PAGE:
Released: August 2005
Publisher: People’s Press
ISBN number: 87-91693-09-8
Design: Kenneth Schultz
Photo: Casper Sejersen
Genre: Two-volume novel in Danish
Size: 705 pages
Reviews: ”A magnificent roguish and excessively rich fantasy … Gripping and amusing, intelligent and, I dare say: edifying.” (Politiken, the Danish equivalent to The Guardian)
Martin Hall’s long awaited novel The Last Romantic was released on August 25, 2005, a monumental piece of work divided into two volumes covering more than 700 pages. The story begins in the summer of 1980 and ends in the autumn of 2005, a time span in which the reader follows the escapades and development of the book’s narrator (18 years old in 1980, something that makes him one year older than the author himself). It’s a story crashing head-on into the myths and excessive lifestyle of Copenhagen’s bohemian crowd of the period.
It took Hall five years to finish the book and the novel was without a shadow of doubt his most significant literary achievement at the time – a statement substantiated by the fact that he received several grants from The National Fund for the Endowment of The Arts during the process.
The following passage is taken from the publishers’ foreword to the book:
“ Throughout human and art history, the romantic struggle is a continuous motif. In the words of Sartre, this is nostalgia for the future – the desire to live life to its fullest, knowing that this will never be realized, and a state of melancholy for the same reason. In Martin Hall’s monumental novel, a gigantic epoch that stretches over 25 years from 1980 to 2005, the storyteller is a young author who matures in the course of the story: From the decadent punk and underground art scenes of the 80’s through the glittering excesses of the 90’s to the level-headedness of the mature man, the question remains; how do you keep your romantic ideals when the world around you doesn’t respond?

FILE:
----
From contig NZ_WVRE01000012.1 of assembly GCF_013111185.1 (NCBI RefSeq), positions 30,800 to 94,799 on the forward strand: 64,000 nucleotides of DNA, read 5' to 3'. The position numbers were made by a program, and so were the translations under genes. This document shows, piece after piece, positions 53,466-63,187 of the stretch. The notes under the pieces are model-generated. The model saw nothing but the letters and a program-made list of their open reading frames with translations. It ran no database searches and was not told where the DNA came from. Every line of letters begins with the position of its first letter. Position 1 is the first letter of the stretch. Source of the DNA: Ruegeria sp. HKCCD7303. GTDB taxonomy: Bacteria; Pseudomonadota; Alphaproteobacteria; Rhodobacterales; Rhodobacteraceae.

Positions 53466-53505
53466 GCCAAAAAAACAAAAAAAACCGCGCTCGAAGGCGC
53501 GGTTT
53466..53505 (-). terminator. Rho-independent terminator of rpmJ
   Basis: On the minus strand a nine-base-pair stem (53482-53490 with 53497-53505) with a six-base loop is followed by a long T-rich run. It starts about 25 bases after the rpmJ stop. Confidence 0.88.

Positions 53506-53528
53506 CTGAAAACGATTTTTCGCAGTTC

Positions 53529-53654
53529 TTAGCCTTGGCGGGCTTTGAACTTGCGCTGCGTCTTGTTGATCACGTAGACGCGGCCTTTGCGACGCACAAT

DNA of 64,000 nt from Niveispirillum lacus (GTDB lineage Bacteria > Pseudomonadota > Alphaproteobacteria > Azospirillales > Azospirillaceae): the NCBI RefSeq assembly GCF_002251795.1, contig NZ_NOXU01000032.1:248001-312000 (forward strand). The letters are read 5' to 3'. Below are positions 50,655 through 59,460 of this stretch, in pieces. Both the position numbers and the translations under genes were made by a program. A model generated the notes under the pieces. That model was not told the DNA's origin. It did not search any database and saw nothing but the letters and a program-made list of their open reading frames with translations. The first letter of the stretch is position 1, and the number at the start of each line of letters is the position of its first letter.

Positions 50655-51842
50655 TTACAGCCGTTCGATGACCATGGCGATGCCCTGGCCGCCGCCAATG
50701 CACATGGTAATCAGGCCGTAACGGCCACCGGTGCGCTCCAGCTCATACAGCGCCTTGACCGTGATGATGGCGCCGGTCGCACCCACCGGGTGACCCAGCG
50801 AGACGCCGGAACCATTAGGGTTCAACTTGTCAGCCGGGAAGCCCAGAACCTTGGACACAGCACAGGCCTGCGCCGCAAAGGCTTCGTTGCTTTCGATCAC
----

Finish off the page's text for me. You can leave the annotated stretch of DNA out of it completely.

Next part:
The Last Romantic is an extravagant tale about the children of the 80’s, the “sons of no generation” as the author himself has described the iconolaters of this age in a song. It is a novel about zeitgeist and daring, about speed freaks and dandies, dealers, rock’n’roll animals and S/M-parties, all written from the perspective of the particular temper of the times – a complete novel about white nights, the search for spirituality, casual sex, delirious love affairs, crass comedy and philosophy, all gathered in the experiences of a generation, who so far hasn’t had their literary testament written.
More than anything, The Last Romantic is the great novel about becoming a man – at all times. “
”One of the best descriptions of Danish cultural life (or lack of the same) in the last 25 years.”
( * * * * * )
Citadel (the Danish equivalent to i-D)
”A magnificent roguish and excessively rich fantasy … Gripping and amusing, intelligent and, I dare say: edifying.”
Politiken (the Danish equivalent to The Guardian)
”An intellectual feat of strength.”
( * * * * * )
Ekstra Bladet (the Danish equivalent to The Sun)
”Sex, drugs and rock’n’roll mixed with high-flown existential philosophy and a skewering critical angle to modern culture.”
Berlingske Tidende (the Danish equivalent to The Times)
”The best book I’ve read about ”the sons of no generation” as Hall calls them.”
( * * * * * )
”Seldomly gripping portrait of the eighties and nineties.”
( * * * * )